Subsets of cone photoreceptors containing S-cone or M/L-cone opsin were identified using specific monoclonal antibodies (both kindly provided by Dr. A. Szél, Semmelweis University, Budapest, Hungary) used at 1:10000 dilution. Rod photoreceptor cells were identified with a mouse antibody against rhodopsin (generously provided by Dr. R. Molday, University of British Colombia, Vancouver, Canada) diluted 1:400. Photoreceptor cells were also identified with a rabbit antibody directed against the calcium-binding protein recoverin, used at 1:10000 dilution (kindly provided by Dr A. Dizhoor, Wayne State University School of Medicine, Detroit, MI). A monoclonal antibody directed against ED-1 (Serotec, Oxford, UK), diluted 1:500, was used to label phagocytic microglia and macrophage-like cells. The presence of functional pigment epithelium was identified using a monoclonal antibody against RPE65 (kindly provided by Dr. D. Thompson, Kellogg Eye Center, University of Michigan, Ann Arbor, MI) at 1:400 dilution.

For immunohistochemical staining, the sections were preincubated with phosphate buffered saline containing 0.25% Triton X (PBST) and 1% bovine serum albumin for about 15 min at room temperature. Primary antibodies were then applied over night, and subsequently detected using FITC or Texas Red conjugated goat anti-mouse IgG Fab or donkey anti-rabbit IgG Fab (1:200; Jackson Laboratories, West Grove, PA). The secondary antibodies were applied for 45 min at room temperature. After washing in PBST, the sections were cover-slipped with anti-fade mounting medium. Both the primary and secondary antibodies were diluted in PBST containing 1% bovine serum albumin (BSA). Control experiments were processed, in which phosphate buffered saline was substituted for the primary antibody.

The extracellular matrix surrounding cone outer segments was labeled using FITC-conjugated peanut agglutinin (PNA; Sigma). The lectin was diluted 1:50 in PBS containing 1% BSA, centrifuged at 10,000 rpm for 10 min and applied for 40 min at room temperature. Anti-fade mounting medium was used as above.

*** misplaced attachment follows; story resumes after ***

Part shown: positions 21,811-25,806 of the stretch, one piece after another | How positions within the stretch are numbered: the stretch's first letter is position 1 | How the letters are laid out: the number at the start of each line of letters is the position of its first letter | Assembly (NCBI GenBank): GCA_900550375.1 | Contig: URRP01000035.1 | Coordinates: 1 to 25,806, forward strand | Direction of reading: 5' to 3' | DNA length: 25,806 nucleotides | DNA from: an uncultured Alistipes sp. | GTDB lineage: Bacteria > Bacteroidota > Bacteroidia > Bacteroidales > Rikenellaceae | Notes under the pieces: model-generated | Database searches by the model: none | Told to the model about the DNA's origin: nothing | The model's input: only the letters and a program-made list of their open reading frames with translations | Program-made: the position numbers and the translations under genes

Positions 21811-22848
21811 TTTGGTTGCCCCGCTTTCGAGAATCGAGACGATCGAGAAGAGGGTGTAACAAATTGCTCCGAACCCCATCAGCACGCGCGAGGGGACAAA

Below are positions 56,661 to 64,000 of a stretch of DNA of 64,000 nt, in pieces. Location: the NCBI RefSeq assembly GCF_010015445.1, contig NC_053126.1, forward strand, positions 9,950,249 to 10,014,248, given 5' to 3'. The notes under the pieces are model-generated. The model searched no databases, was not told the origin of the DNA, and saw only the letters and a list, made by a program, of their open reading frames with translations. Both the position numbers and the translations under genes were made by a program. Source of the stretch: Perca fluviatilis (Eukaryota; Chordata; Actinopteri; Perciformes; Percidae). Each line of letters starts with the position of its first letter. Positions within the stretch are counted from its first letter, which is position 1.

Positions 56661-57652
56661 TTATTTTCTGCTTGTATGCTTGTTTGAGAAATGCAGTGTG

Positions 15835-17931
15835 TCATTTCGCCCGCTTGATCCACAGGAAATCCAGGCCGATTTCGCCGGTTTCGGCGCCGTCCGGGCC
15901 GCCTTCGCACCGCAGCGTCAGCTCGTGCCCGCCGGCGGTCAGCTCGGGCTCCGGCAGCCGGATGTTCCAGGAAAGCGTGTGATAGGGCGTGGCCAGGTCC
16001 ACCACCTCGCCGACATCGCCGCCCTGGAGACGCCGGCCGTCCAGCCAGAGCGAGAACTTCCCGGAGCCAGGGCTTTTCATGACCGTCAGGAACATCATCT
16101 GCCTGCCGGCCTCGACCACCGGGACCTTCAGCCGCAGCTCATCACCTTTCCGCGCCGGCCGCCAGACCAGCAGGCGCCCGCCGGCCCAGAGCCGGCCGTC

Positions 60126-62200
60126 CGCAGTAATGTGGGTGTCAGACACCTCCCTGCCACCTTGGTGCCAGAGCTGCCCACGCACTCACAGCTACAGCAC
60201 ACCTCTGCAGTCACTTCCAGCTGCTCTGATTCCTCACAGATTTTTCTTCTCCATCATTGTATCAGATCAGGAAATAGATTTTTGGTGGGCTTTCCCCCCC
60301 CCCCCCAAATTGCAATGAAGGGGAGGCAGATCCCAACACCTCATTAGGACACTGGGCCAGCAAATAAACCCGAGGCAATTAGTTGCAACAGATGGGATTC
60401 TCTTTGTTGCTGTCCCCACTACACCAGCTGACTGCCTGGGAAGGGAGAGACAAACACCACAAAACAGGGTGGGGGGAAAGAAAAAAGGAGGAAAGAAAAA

Some sections were double stained for PNA and ED-1 or RPE65. The antibody was applied over night and detected with a Texas Red-conjugated goat anti-mouse IgG Fab. After thorough washes, FITC-conjugated PNA was applied as above. All antibodies and the lectin were diluted in PBS containing 1% BSA.

Microscopic handling

Micrographs of immunolabeled sections were captured using a Nikon E400 microscope equipped with an Optronix DEI digital camera and appropriate filter settings for FITC and Texas Red. Images were sharpened and brightness adjusted in Adobe Photoshop®.

RNA extraction and reverse transcription

For PCR, retinal tissue was obtained from four independent culture experiments in order to compensate for inter-animal variations. In each experiment, cultured or control retinas from littermates were pooled and homogenized in TRIzol solution (GibcoBRL, Paisley, UK). Total RNA was extracted using MiniPreps according to the manufacturer's instruction (Qiagen, Valencia, CA). First strand cDNA was reverse transcribed from 2 ug total RNA using oligo-dT and MuLV transcriptase for 15 min at 42 °C, followed by a 5 min incubation at 95 °C (RNA PCR Core kit protocol; Applied Biosystems; Foster City, CA).

Quantitative PCR